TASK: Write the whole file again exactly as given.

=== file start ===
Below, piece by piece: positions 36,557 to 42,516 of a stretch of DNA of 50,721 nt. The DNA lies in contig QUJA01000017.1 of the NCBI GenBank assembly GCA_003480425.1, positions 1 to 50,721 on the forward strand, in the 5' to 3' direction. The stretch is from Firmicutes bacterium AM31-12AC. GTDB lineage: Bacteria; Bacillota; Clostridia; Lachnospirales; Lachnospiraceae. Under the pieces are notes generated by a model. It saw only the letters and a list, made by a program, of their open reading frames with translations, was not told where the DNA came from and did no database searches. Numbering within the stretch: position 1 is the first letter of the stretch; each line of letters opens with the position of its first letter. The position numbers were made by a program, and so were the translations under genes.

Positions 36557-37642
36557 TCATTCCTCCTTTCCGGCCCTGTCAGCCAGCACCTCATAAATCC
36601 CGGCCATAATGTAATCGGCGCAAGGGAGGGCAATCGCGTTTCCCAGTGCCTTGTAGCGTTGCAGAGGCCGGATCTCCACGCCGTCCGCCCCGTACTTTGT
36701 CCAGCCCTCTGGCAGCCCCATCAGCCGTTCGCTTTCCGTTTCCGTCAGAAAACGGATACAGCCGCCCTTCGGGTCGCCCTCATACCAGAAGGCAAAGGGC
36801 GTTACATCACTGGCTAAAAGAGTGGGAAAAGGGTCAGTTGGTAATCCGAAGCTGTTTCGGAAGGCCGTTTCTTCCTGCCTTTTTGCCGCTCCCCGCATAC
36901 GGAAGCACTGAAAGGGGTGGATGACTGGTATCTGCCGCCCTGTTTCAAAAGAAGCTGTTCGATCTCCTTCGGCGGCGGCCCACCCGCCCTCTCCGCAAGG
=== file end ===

Below, piece by piece: positions 36,557 to 42,516 of a stretch of DNA of 50,721 nt. The DNA lies in contig QUJA01000017.1 of the NCBI GenBank assembly GCA_003480425.1, positions 1 to 50,721 on the forward strand, in the 5' to 3' direction. The stretch is from Firmicutes bacterium AM31-12AC. GTDB lineage: Bacteria; Bacillota; Clostridia; Lachnospirales; Lachnospiraceae. Under the pieces are notes generated by a model. It saw only the letters and a list, made by a program, of their open reading frames with translations, was not told where the DNA came from and did no database searches. Numbering within the stretch: position 1 is the first letter of the stretch; each line of letters opens with the position of its first letter. The position numbers were made by a program, and so were the translations under genes.

Positions 36557-37642
36557 TCATTCCTCCTTTCCGGCCCTGTCAGCCAGCACCTCATAAATCC
36601 CGGCCATAATGTAATCGGCGCAAGGGAGGGCAATCGCGTTTCCCAGTGCCTTGTAGCGTTGCAGAGGCCGGATCTCCACGCCGTCCGCCCCGTACTTTGT
36701 CCAGCCCTCTGGCAGCCCCATCAGCCGTTCGCTTTCCGTTTCCGTCAGAAAACGGATACAGCCGCCCTTCGGGTCGCCCTCATACCAGAAGGCAAAGGGC
36801 GTTACATCACTGGCTAAAAGAGTGGGAAAAGGGTCAGTTGGTAATCCGAAGCTGTTTCGGAAGGCCGTTTCTTCCTGCCTTTTTGCCGCTCCCCGCATAC
36901 GGAAGCACTGAAAGGGGTGGATGACTGGTATCTGCCGCCCTGTTTCAAAAGAAGCTGTTCGATCTCCTTCGGCGGCGGCCCACCCGCCCTCTCCGCAAGG